Tag Archives: Corfu

The Durrells in Corfu

Corfu Post Card 1984 Old Town

“If I could give a child a gift, I’d give him my childhood.” – Gerald Durrell

Every now and again, and I am not sure why, the story of the Durrell family living in 1930s Corfu gets remade into a television series.  There is a new one right now on the BBC in the UK.

I had visited Corfu almost thirty years ago but although on that occasion I toured the island from north to south and from east to west I came as a holidaymaker rather than a traveller and I saw everything but didn’t see anything.

Corfu Tonn Greece

This second visit to Kalami in as many years continued to nudge my memory and from what I can remember it hasn’t really changed a great deal at all – the Venetian elegance of Corfu town, the lush green vegetation of the interior, the twisting roads, the soaring mountains, the views that so enchanted Edward Lear and Henry Miller, the limestone ribbed bays where we spent our lazy days were all very much as I remembered them now and suddenly it didn’t really matter that I hadn’t paid attention to these details all those years ago because now my head and my camera were full to overflowing with all these unchanged images.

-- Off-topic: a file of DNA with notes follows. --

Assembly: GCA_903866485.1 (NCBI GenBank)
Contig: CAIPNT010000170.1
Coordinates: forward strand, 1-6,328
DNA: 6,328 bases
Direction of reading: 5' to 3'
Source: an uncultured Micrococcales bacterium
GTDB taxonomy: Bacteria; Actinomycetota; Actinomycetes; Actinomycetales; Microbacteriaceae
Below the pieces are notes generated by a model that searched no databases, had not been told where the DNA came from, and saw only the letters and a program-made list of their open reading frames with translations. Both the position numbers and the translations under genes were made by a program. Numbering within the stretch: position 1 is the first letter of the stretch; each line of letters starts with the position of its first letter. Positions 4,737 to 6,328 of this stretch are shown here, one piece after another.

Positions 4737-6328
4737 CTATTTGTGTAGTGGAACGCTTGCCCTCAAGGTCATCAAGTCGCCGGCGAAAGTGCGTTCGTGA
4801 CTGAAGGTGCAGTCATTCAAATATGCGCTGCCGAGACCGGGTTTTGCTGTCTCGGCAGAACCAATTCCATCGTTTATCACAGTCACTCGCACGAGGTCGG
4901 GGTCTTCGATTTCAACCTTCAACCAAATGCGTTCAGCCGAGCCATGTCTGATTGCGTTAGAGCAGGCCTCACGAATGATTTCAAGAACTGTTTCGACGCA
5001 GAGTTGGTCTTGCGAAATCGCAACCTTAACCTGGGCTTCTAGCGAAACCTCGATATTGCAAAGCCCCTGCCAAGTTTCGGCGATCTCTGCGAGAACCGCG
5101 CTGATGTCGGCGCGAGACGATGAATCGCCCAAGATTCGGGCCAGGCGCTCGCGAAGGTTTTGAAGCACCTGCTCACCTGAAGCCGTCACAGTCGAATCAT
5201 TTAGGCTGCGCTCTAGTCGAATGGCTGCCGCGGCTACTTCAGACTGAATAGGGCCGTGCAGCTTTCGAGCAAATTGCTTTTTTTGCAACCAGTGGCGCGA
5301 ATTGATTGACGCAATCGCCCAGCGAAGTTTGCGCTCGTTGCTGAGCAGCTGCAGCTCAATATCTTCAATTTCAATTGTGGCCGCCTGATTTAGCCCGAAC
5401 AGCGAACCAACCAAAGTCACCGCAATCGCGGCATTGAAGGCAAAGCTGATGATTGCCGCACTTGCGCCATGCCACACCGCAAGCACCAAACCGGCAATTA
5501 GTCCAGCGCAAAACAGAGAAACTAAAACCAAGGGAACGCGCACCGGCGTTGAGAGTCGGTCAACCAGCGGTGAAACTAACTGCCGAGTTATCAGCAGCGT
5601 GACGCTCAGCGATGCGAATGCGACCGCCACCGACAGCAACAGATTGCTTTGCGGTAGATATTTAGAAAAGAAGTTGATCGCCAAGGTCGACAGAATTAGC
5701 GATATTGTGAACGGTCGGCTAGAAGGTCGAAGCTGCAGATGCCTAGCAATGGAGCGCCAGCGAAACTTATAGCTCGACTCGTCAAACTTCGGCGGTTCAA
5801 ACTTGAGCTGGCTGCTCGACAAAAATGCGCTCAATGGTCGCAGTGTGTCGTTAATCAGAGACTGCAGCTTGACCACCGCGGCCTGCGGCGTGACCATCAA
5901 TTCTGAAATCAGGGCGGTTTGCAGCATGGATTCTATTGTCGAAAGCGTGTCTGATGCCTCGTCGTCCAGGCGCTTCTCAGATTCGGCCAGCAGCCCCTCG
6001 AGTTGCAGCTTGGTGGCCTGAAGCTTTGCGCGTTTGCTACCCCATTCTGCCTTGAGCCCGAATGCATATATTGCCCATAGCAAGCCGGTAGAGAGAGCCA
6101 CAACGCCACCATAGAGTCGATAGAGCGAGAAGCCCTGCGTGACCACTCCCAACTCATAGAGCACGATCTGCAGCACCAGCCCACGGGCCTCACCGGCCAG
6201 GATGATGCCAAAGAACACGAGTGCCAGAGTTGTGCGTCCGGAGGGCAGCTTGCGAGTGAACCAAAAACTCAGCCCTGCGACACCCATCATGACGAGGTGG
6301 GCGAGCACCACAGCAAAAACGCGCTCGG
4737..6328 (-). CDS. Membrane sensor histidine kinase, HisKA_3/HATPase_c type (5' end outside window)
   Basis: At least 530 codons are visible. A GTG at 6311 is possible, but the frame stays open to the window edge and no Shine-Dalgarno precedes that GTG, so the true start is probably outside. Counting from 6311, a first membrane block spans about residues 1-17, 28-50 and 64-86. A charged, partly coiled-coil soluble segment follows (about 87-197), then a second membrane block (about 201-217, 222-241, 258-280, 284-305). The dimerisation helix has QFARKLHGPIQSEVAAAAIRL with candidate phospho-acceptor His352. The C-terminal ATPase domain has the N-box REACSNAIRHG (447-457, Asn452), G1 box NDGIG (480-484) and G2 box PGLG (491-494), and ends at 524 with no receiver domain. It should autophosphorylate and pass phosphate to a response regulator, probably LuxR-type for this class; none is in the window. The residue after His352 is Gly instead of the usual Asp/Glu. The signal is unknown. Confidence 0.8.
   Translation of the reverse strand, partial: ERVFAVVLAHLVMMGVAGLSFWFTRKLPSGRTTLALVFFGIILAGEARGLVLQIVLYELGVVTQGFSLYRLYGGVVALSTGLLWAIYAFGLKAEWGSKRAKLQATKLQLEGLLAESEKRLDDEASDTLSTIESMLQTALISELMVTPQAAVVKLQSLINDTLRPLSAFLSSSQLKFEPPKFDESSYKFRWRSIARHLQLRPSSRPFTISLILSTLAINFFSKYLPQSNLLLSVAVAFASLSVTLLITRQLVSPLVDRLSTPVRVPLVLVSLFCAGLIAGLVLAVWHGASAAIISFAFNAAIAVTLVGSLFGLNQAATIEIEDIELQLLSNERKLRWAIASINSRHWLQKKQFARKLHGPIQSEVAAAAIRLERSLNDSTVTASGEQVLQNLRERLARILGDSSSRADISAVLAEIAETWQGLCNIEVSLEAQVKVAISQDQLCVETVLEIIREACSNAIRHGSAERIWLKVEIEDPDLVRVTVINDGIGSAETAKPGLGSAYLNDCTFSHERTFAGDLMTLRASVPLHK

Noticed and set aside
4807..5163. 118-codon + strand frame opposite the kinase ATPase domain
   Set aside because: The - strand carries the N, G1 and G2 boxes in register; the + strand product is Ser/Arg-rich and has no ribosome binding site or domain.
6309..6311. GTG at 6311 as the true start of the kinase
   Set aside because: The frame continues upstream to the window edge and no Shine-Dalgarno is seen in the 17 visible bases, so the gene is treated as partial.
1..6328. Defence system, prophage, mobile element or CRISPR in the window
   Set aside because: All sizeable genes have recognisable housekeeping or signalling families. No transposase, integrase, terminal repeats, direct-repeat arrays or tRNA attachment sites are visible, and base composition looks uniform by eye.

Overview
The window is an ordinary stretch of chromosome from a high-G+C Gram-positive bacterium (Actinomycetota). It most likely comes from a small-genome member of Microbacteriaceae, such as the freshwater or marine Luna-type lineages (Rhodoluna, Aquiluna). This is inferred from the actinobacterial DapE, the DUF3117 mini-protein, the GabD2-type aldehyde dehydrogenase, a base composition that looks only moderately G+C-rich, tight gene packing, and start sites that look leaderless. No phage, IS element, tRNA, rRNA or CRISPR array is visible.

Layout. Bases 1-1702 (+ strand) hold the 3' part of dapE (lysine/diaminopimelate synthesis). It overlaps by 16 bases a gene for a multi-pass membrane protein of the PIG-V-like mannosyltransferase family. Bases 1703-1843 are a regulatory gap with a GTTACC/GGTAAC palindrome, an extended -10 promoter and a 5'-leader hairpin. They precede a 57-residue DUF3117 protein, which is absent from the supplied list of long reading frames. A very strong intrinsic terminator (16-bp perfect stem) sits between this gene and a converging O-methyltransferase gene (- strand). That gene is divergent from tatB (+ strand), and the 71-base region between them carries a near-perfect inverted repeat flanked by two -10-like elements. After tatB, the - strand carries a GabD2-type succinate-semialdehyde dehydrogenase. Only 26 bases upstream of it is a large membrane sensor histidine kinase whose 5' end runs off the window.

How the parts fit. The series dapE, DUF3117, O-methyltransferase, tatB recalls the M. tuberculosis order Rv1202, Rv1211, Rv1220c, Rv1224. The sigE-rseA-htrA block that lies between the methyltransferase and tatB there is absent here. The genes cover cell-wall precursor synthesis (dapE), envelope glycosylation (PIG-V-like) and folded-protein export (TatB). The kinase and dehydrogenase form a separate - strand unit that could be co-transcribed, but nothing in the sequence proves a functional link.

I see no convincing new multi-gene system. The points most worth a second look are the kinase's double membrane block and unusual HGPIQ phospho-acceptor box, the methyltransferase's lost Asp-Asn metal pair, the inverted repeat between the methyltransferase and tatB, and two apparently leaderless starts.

In my opening Corfu post I mentioned that I had prepared for the visit by reading Gerald Durrell’s ‘My Family and Other Animals’ which forms a sort of Corfiot trilogy alongside brother Laurence’s ‘Prospero’s Cell’ and Henry Miller’s ‘The Colossus of Marousi’  all written about many of the same places, and often the same people, but from very different perspectives.

Gerald Durell Corfu Greece  Lawrence Durrell Corfu Greece

Previously I had stayed south of Corfu town in the resort of Perama where it turns out that Gerald Durrell lived with most of his family (his mother, brother and sister).  I say most of his family because although his book, ‘My Family and Other Animals’ (and the TV series) would have the reader believe that he lived there with all his family it turns out that he didn’t live with older brother Lawrence at all.